Meteorite Recon | Tamdakht Meteorite fall, Morocco, history and research, strewnfield map and meteorite photos
With possible additional meteorites still in the field, the Tamdakht fall promised the invaluable opportunity to document recently fallen masses in situ. Therefore we encouraged our correspondent to inform locals not to move any potential finds before it would be able to record the find situation. The meteorite formed a 15 cm deep impact pit before it ricocheted and fell 2.40 meters towards the east from the impact pit it just had created. The 3.5 kg mass came to rest on the surface that was the trailing side during the impact. One small fragment that chipped off the impacting flank was thrown 1m towards the south. Numerous small fragments weighing 1g to the size of powder were found in the impression left by the first impact.
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Tamdakht Meteorite Fall

Part 3: Find of a 3.5 kg mass near Tiguert n’Ait Farss

The finder with his 3.5kg meteorite. Photo courtesy of M. Aid

With possible additional meteorites still in the field, the Tamdakht fall promised the rare opportunity to document recently fallen masses in situ. Therefore we encouraged our correspondent to inform locals not to move any potential finds before it would be able to record the find situation. The meteorite formed a 15 cm deep impact pit before it ricocheted and fell 2.40 meters towards the east from the impact pit it just had created. The 3.5 kg mass came to rest on the surface that was the trailing side during the impact. One small fragment that chipped off the impacting flank was thrown 1m towards the south. Numerous small fragments weighing 1g to the size of powder were found in the impression left by the first impact.

 

In the last week of January a local nomad from the team of M. Aid reported the find of a new mass. The spot was located about 3 km from a 2 kg individual previuosly found on January 17 near the village of Ait n’Farss (Tiguert Ait n’Farss 01). As he was asked to, the finder left the find situation undisturbed to allow extensive photographing of the spot. This was done by M. Aid on February 3, four days after the find and 45 days after the meteorite had impacted.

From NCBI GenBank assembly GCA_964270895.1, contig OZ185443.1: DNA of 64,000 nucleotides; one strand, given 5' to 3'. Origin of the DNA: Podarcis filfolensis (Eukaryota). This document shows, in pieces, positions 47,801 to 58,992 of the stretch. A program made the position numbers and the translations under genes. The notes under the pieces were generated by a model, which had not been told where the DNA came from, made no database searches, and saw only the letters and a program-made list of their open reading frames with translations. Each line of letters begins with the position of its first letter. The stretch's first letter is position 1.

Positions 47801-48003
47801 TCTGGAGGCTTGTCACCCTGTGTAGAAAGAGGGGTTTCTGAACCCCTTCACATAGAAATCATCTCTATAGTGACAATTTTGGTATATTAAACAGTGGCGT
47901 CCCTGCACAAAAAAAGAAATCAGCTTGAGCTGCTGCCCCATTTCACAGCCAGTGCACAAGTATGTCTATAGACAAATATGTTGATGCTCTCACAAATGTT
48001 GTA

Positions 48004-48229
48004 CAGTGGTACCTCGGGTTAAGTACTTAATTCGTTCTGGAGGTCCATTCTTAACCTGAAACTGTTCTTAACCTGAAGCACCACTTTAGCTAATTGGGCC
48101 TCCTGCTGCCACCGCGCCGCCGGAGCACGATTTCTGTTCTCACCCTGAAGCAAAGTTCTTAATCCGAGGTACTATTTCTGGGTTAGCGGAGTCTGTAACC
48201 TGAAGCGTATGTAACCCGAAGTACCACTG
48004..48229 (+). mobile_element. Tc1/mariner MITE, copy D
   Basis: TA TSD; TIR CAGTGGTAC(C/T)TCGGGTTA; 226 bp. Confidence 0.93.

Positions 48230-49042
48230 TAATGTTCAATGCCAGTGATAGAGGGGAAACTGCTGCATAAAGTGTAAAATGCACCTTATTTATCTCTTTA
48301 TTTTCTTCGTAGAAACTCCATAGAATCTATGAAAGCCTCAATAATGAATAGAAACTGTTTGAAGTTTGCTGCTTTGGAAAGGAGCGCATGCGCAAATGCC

The Tiguert n’Ait Farss 02 mass was found on 31° 08′ 11”N and 07° 08′ 54”W about ten kilometers north of Tamdakht. It impacted at an altitude of 1595 meters on a gently sloping gravel plain overlooking the village of Ait Farss in the Tiguert Canyon. At the spot of the fall the bedrock has a thin 5-30 cm cover of topsoil with loose gravel on top.

Find situation of the 3,593 g Tiguert n’Ait Farss 02 mass. The meteorite  (upper picture) left a depression of 25 cm diameter and a depth of 15cm, ricocheted and came to rest 2.40 meters to the southeast. Note that at the time this photo was taken, the impact pit (marked by the GPS unit) had already been disturbed in search for fragments. Photo courtesy of M. Aid

The meteorite impacted to a depth of 15 cm before it ricocheted and fell 2.40 meters towards the east from the impact pit it just had created. The 3.5 kg mass came to rest on the surface that was the trailing side during the impact. One small fragment that chipped off the impacting flank was thrown 1m towards the south. Numerous small fragments weighing 1g to the size of powder were found in the impression left by the first impact.